How to Convert Cake into Cupcakes (and Cupcakes into Cake!)

By Tessa Arias
  |  
March 29th, 2021

This is your ultimate conversion guide for how to convert a cake recipe into cupcakes (and your favorite cupcake recipes into cake)!

As beautiful and impressive as they are, sometimes you just don’t want to bake an entire layer cake.

The construction and decorating of a layer cake, let alone the stress of transporting it anywhere, can be a hassle. Even slicing and serving a cake at a party can be a whole production.

Cupcakes are easier, quicker, and less stressful. Especially when serving a crowd! They’re perfect for outdoor gatherings like picnics or kids’ birthday parties. Not everyone wants an entire slice of cake to themselves… but I know few people who will turn down a cupcake!

This article will show you every step of how to transform a cake recipe into cupcakes.

Three 6 inch brownie cake layers

How to Make Cake Into Cupcakes (and vice versa!)

Conversion Guidelines:

The below yields and baking times are approximations and will vary depending on the recipe used, how much you fill your cavities, and even the brand of baking pan used. These guidelines can be used both ways, so that you can convert any cake recipe into cupcakes, and any cupcakes recipe into a cake. Use the sensory indications given by the original recipe for doneness to assess the baking time, such as using a cake tester or toothpick or observing the color or texture.

Three 6-inch round cake layers = 24 standard cupcakes

Baking Times:

  • Standard cupcakes: 18 to 22 minutes at 350°F
  • 6-inch round cake: 25 to 30 minutes at 350°F

Two 8-inch round cake layers = 18 to 24 standard cupcakes

Baking Times:

  • Standard cupcakes: 18 to 22 minutes at 350°F
  • 8-inch round cake: 30 to 35 minutes at 350°F

Two 9-inch round cake layers = 24 standard cupcakes

Baking Times:

  • Standard cupcakes: 18 to 22 minutes at 350°F
  • 9-inch round cake: 25 to 30 minutes at 350°F

One 10-inch bundt pan =  24 cupcakes

Baking Time: 10-inch bundt pan: 50 to 60 minutes at 350°F

One 9 by 13-inch baking pan = 24 to 36 standard cupcakes

Baking Time: 9 by 13-inch pan: 30 minutes at 350°F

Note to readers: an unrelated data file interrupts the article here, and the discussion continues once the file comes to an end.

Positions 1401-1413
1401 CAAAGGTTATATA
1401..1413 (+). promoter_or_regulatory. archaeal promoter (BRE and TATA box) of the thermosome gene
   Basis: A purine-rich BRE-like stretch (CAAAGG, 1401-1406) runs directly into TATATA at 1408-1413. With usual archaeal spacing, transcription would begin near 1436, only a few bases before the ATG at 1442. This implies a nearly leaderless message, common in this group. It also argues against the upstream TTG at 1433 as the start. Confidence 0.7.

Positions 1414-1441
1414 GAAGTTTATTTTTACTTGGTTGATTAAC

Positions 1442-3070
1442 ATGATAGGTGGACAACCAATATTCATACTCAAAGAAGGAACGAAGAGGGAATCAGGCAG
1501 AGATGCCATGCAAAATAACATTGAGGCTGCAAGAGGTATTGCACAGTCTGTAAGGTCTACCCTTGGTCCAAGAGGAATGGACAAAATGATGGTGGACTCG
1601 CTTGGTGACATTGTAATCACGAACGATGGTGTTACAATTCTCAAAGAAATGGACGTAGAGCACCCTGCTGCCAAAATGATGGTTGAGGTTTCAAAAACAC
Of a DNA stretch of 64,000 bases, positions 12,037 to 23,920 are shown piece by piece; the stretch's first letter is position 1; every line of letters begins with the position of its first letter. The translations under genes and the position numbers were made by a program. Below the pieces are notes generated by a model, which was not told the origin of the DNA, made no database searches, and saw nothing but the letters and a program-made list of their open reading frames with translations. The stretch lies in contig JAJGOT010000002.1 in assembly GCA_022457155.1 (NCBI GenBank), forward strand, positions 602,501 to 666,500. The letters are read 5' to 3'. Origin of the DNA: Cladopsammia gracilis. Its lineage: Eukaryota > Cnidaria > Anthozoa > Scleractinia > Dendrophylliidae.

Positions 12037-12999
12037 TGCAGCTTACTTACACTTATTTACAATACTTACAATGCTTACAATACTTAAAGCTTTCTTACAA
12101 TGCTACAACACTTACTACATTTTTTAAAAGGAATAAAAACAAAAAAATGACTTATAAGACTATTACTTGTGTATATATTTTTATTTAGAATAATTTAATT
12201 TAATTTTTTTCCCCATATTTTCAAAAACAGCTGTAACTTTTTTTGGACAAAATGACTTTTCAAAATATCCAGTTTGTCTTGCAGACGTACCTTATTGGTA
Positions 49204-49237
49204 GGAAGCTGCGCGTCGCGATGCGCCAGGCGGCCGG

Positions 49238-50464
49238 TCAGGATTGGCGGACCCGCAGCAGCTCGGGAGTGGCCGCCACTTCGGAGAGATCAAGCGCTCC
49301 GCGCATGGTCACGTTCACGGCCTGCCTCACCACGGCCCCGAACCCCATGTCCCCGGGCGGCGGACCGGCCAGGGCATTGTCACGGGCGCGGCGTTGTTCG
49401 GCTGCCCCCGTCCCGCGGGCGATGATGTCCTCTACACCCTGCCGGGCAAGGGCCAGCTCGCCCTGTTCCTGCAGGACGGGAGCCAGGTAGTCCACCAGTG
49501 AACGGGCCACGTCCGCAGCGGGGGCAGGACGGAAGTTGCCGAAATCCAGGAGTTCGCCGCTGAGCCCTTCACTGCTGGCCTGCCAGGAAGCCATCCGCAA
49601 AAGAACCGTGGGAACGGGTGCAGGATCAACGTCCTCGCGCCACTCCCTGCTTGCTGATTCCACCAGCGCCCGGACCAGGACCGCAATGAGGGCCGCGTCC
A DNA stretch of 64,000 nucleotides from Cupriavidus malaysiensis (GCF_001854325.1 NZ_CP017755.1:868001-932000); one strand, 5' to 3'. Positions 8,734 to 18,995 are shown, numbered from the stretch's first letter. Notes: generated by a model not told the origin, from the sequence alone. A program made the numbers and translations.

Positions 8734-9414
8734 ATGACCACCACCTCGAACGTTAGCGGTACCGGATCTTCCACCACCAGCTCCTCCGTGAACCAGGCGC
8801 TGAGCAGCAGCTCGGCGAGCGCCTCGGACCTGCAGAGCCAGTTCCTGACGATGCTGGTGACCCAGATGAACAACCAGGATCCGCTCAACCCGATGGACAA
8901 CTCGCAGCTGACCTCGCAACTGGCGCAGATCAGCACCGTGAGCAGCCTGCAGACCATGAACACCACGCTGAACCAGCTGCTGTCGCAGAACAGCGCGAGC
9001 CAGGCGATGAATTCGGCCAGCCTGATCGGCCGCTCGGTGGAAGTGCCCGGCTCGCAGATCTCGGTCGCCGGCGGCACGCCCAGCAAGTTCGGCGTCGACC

Conversion Guidelines for MINI Cupcakes:

Baking Time: Mini cupcakes: 9 to 12 minutes at 350°F

Three 6-inch round cake layers = 72 mini cupcakes

Two 8-inch round cake layers = 54-72 mini cupcakes

Two 9-inch round cake layers = 72 mini cupcakes

One 10-inch bundt pan = 72 mini cupcakes

One 9 by 13-inch baking pan: 72-108 mini cupcakes

Conversion Guidelines for JUMBO Cupcakes:

Baking Time: Jumbo cupcakes: 22 minutes at 350°F

Three 6-inch round cake layers = 12 jumbo cupcakes

Two 8-inch round cake layers = 9-12 jumbo cupcakes

Two 9-inch round cake layers = 12 jumbo cupcakes

One 10-inch bundt pan = 12 jumbo cupcakes

One 9 by 13-inch baking pan: 12-24 jumbo cupcakes

Step 1: Prepare Cake Batter for Cupcakes

Prepare the batter normally as the recipe directs. No need to make any changes unless you’re scaling a layer cake recipe down for less cupcakes.

Here are some of my favorite cake recipes that work well as cupcakes:

Recipes You Shouldn’t Turn Into Cupcakes:

  • Angel food cake – this must be baked in a special unlined aluminum angel food cake tube pan to turn out as intended.
  • Sponge cakes – these will be short and dry as cupcakes.
  • Flourless chocolate cake – cupcakes need flour to provide structure and stability.
  • Pound cakes – these are generally too dense for the shape of cupcakes.
Yellow Cake Batter in a mixing bowl

Step 2: Fill a Cupcake Tin

Line your cupcake tins with paper liners (check out my post on how to prevent cupcakes and muffins from sticking to the liners. Liners are important not just to prevent sticking, but for all the cupcakes to rise properly). 

Underfilled cupcake pans can result in stout, unattractive, crusty, and dry cupcakes. Overfilling can result in a sunken middle or cupcake tops that conjoin while baking.

You want to fill cupcake cavities two thirds to three quarters full of batter. Use a mixing bowl with a spout or a spring-loaded scoop to make quick and efficient work of filling your cavities. 

cupcake liners being placed in cupcake tin to bake cupcakes

Step 3: How to Bake Cupcakes from a Cake Recipe

Bake at the same temperature called for in the recipe. If converting from an 8 or 9-inch layer cake recipe, you’ll only need to reduce the baking time by about 10 to 15 percent. If baking from a 9 by 13-inch cake recipe, you’ll need to reduce the baking time more.